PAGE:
Each yem-dashear there are new fads in writing. Sometime last year I noticed an increase of ellipses, em dashes, and italics. Personally, I’m with the old school of only using them sparingly. Sparingly means very few through out a book.

Most ellipses I see used can be avoided. Ellipses are for a dangling sentence, or when someone interrupts the character speaking. Maybe a trailing thought. These are not to be used in most sentences, but a few strategically spaced through the book.

Em dashes are the same. Use sparingly. The em dash is explained in The Chicago Manual of Style in sections 6.82 through 6.89. There are several different uses for them, but again they should be used sparingly.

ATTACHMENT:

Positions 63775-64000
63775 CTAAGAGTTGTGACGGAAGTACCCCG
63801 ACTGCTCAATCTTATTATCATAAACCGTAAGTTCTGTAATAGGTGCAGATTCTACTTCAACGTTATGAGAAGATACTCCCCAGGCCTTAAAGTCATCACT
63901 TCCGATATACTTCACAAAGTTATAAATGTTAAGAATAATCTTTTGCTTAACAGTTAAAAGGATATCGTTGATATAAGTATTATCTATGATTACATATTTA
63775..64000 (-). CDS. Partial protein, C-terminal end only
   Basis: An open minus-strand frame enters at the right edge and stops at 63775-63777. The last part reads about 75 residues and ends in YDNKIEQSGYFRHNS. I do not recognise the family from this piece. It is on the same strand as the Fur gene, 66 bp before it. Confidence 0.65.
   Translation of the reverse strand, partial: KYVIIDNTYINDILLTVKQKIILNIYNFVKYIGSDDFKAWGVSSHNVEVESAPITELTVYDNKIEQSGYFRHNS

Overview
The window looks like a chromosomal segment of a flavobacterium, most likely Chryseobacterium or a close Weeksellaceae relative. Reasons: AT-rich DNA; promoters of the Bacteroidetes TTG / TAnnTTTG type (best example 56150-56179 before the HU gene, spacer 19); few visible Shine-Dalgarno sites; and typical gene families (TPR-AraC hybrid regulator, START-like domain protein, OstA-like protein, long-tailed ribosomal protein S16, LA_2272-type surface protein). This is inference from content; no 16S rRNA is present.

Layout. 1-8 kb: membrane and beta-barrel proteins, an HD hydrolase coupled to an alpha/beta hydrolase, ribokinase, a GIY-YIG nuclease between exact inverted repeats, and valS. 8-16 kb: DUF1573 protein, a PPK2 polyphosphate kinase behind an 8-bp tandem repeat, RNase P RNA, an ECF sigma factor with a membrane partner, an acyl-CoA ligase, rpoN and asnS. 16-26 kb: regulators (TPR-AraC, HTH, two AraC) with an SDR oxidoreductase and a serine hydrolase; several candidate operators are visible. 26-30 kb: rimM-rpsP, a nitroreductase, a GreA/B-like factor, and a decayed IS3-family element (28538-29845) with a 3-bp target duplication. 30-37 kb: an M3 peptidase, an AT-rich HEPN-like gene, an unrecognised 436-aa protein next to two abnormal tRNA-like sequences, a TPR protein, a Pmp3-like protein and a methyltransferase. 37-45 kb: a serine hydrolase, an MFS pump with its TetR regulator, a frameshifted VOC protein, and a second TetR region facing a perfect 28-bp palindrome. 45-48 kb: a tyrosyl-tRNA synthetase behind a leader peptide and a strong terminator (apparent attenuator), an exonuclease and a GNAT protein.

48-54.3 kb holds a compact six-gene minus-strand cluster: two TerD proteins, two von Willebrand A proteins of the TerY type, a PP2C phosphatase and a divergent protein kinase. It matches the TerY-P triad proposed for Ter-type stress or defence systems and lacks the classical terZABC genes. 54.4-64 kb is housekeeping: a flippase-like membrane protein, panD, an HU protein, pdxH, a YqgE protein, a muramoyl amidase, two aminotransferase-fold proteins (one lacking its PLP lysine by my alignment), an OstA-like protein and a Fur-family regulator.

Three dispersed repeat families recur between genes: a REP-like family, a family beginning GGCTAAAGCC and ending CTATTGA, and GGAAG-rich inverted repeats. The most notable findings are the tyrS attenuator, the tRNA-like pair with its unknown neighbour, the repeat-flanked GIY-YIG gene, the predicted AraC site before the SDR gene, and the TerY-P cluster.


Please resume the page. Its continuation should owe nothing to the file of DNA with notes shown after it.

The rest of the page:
Italics have been used to show an exclamation, but should only be used a few times through the book. Most readers know when the exclamation is used in a sentence and don’t have to be shown. In a movie script, I would say use it so the actor knows when to inflate his/her voice.

Italics are also used for deep thoughts and deep prayers. Every thought is not italicized. Italics slow a reader down and as a writer, you don’t want your reader to stop and think about what they just read, and possible read it over again. If that is done very many times, the reader will put the book down.

When you see the above in a book, you may think it is something you want to use, and I encourage you to do so, but do sparingly. Your work will look much neater and be easier to read. Just because someone else is using it doesn’t mean you have to. Write well without fads.

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